Several Jewish and other ethnic minority organizations are urging California’s leaders to reconsider narrowing the state’s proposed ethnic-studies curriculum, which focuses solely on “people of color” at the expense of other minority groups in the state. The new course of study has generated controversy over allegations of anti-Semitism in past proposals.

In a letter addressed to California Gov. Gavin Newsom, Department of Education Superintendent Tony Thurmond and State Board of Education president Dr. Linda Darling-Hammond, the groups raise concern over a recent decision that will exclude many California ethnic minority groups from the Ethnic Studies Model Curriculum (ESMC) currently being developed.

“A curriculum based on a narrowly focused and politicized approach consciously and erroneously divides Californians into ‘people of color,’ on the one hand, and all other supposedly ethnic and non-ethnic whites, on the other,” wrote the groups. “Such exclusion is inconsistent with AB 2016, the assurances made after the release of the unacceptable first draft of the ESMC, and is contrary to California and federal law.”

Referring to Assembly Bill 2016, the groups added that: “California legislators envisioned a multi-cultural approach to ethnic studies in which the focus is for students to gain a deeper understanding of American society and its diverse ethnic composition and to develop respect for cultural diversity in our pluralistic society.”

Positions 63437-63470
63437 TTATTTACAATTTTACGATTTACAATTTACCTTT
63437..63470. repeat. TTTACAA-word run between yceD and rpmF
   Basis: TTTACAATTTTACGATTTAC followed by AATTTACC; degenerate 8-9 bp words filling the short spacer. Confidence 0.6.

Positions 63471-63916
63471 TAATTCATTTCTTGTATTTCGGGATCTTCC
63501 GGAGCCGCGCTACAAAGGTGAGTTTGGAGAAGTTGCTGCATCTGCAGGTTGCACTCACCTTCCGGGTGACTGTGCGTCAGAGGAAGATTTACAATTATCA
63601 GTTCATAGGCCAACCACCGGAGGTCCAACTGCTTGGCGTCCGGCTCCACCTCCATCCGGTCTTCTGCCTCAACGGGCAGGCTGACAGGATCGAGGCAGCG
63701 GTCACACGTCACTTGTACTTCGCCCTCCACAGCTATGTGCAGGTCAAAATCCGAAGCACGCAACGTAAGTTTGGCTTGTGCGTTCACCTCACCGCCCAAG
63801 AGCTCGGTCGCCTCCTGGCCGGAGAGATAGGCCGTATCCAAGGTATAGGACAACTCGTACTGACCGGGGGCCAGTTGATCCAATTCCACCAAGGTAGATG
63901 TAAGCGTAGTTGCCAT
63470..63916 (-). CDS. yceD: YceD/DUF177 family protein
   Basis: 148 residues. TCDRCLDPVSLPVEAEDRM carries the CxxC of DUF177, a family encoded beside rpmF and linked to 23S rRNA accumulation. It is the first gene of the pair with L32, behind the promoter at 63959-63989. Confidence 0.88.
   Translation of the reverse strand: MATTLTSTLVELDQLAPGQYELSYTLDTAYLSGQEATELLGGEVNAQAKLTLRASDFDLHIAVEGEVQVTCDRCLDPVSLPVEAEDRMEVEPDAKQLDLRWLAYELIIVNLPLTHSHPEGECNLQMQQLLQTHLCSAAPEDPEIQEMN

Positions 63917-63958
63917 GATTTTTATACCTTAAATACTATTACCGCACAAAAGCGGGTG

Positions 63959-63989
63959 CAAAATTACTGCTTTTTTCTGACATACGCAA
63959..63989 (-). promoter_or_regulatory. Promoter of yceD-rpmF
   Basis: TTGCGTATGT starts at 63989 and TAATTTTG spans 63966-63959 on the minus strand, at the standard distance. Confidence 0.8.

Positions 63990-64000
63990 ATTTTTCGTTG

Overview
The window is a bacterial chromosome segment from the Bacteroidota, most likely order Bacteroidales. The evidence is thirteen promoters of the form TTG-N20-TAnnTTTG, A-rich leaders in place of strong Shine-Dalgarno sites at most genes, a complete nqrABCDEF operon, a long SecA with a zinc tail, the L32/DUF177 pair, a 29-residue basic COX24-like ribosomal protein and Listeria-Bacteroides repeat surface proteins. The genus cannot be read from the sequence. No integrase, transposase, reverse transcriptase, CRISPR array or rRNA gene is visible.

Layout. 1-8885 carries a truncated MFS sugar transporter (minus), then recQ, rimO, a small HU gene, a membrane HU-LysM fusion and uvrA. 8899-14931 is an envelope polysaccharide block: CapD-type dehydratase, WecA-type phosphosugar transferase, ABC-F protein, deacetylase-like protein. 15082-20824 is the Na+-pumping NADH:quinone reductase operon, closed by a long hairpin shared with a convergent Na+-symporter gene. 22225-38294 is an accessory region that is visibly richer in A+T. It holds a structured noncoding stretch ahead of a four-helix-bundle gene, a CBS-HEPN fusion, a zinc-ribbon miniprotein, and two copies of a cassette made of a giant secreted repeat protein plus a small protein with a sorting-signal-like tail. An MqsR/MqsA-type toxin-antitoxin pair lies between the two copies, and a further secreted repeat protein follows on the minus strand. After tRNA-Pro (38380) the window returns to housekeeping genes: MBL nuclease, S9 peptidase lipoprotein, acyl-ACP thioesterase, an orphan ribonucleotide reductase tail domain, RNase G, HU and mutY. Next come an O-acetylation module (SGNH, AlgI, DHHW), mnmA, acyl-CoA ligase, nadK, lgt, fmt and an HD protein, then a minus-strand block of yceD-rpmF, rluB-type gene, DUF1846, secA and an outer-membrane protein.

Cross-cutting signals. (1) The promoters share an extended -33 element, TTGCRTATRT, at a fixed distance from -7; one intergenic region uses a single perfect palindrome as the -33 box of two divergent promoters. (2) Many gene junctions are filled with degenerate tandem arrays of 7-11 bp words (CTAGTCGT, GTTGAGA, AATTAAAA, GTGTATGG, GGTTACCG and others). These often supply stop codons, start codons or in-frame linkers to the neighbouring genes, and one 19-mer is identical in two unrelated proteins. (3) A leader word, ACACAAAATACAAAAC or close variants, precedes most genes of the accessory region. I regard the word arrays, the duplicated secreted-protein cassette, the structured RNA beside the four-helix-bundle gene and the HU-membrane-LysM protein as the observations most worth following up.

The organizations behind the letter include: the American Jewish Committee, American Hellenic Council, Faith and Community Empowerment, Armenian National Committee of America, Hindu American Foundation, Armenian Assembly of America, Korean American Coalition, the Assyrian American Association of Southern California and Jews Indigenous to the Middle East and North Africa.

On Jan. 24, California’s Department of Education announced that it would proceed to develop the ESMC on the basis of four “foundational” groups: African-Americans, Asian-Americans, Chicano/Latino and Native American.

“Ethnic studies as a whole should represent a broad range of topics, but it must devote a special emphasis to people of color, including their experiences and their important role in our state and national history,” wrote Thurmond in a press release on the meeting.

In August 2019, Jewish and pro-Israel groups widely condemned an ethnic-studies curriculum proposal for its “blatant bias against Israel,” including sections discussing the boycott of the Jewish state, as well as usage of classic anti-Semitic tropes.

In response to outrage at the draft, Newsom apologized to the state’s Jewish community, and promised the it “will never see the light of day” and be substantially amended.

American Jewish Committee Los Angeles director Richard S. Hirschhaut and Northern California director Rabbi Serena Eisenberg told JNS that, along with their partners, they are urging California to adopt “a fully inclusive, multicultural curriculum” that would align with Newsom’s vision of a “California for All.”

“We support the focus of a model curriculum that empowers students from ethnic communities of color that have experienced systematic oppression,” they said. “But we also believe that California students will benefit from a curriculum that addresses all forms of discrimination and reflects the broad range of ethnic groups that have contributed to California’s cultural diversity.”

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